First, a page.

W3C home > Mailing lists > Public > public-appformats@w3.org > July 2007

Re: Aligning grouping of resources in POWDER and WAF Access Control.

From: Phil Archer <parcher@icra.org>
Date: Mon, 23 Jul 2007 14:52:25 +0100
Message-ID: <46A4B299.4050802@icra.org>
To: public-appformats@w3.org, Public POWDER <public-powderwg@w3.org>

Jonas Sicking wrote:
> This sounds good to me. With that I would be more happy with saying that 
> *.foo.com should match only www.foo.com but not foo.com. That would make 
> it intuitive with rules like:
> allow <foo.com> exclude <*.foo.com>
> and
> allow <foo.com> exclude <users.foo.com>
> I'm not sure I see much use for the '?' syntax suggested. What 
> situations would that help, and are they very common?

OK, forget the ? notation. Your examples are very clear and we seem in 
full alignment that <foo.com> includes sub domains but <*.foo.com>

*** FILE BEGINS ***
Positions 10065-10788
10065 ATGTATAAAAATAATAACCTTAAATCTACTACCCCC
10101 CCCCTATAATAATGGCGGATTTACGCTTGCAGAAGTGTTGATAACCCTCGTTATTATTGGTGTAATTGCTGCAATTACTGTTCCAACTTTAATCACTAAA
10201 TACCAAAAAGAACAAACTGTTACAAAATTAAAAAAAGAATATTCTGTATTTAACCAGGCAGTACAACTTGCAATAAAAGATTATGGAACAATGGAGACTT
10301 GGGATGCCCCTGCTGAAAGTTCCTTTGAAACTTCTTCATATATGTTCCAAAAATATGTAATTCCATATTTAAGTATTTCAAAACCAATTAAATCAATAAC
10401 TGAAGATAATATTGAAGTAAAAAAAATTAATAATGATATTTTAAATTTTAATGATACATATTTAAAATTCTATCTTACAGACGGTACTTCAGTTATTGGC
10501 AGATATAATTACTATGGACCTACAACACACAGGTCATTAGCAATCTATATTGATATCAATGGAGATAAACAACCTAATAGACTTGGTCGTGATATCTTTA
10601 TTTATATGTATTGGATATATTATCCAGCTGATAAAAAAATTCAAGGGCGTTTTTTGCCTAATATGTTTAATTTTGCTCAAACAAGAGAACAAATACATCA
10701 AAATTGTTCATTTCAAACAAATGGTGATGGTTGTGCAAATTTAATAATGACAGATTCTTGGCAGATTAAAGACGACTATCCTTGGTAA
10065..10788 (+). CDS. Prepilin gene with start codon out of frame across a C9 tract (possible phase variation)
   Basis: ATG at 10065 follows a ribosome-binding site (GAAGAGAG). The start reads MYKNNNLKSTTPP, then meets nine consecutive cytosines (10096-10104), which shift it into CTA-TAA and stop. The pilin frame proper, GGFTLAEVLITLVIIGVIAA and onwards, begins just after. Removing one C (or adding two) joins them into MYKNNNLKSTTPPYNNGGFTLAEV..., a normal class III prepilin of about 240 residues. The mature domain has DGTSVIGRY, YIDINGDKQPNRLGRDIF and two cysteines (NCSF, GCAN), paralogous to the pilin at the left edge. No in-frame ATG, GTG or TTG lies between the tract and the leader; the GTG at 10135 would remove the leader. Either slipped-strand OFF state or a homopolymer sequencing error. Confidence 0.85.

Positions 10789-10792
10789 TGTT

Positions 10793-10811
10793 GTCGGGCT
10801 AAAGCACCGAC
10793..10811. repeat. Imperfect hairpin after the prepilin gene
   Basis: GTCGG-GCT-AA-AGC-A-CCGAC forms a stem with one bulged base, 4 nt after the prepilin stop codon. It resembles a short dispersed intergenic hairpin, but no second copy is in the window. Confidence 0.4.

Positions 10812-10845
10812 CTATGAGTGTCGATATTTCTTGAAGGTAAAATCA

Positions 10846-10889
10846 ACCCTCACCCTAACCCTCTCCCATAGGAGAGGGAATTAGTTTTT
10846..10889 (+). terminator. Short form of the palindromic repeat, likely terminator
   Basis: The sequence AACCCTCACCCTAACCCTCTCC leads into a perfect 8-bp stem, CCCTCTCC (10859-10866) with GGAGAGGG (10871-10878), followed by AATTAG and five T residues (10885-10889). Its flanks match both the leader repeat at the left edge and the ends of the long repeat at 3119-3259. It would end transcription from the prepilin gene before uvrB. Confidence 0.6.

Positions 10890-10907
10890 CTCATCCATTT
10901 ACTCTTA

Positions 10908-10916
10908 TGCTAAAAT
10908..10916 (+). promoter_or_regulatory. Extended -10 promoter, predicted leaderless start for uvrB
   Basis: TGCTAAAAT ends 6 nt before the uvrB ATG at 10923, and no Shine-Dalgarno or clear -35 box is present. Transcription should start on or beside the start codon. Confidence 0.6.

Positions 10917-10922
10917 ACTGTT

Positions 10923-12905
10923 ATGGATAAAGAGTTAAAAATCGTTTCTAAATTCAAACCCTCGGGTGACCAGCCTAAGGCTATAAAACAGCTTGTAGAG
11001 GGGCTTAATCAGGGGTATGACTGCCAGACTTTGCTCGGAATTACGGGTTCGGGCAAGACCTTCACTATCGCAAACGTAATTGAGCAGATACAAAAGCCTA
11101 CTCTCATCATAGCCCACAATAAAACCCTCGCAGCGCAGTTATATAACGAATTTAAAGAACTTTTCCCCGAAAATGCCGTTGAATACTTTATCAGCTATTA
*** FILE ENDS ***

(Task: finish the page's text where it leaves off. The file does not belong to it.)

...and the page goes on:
wouldn't include foo.com itself.

> My question is, are there any concrete parts 
> of respective specs that would make sense to share? Other than the URI 
> syntax? Could access-control be implemented using POWDER even, and if 
> so, what would the resulting syntax be for an author publishing 
> shareable documents on his website?

The short answer is that I doubt it, simply because the work required to 
make it so is unlikely to be justified by the use cases. In theory, yes, 
a Resource Set, in the sense POWDER means, could be useful in access 
control. So one might have a Resource Set like:

<wdr:ResourceSet rdf:ID="RS1">
   <wdr:includeHosts>example.org example.com</wdr:includeHosts.

Linking to this RS in an access control header would grant access to 
requests from anywhere on example.org and .net except where the path of 
the requesting URI began with /sandbox. But you can't (sensibly) put all 
that in an HTTP Header, you'd have to put the URI of the Resource Set 
from which access was allowed exactly where right now an Access Control 
Header has actual data, so we'd have something very much like an HTTP 
Link Header:

Content-Access-Control: allow 
<http://www.example.net/resourceset.rdf#RS1> type="application/rdf+xml"

which is well outside what WAF has in mind.

We do see POWDER being used to grant/deny access to content to 
individual users (or groups of users) for a variety of reasons but not 
in the way envisaged here.


Received on Monday, 23 July 2007 13:52:44 UTC

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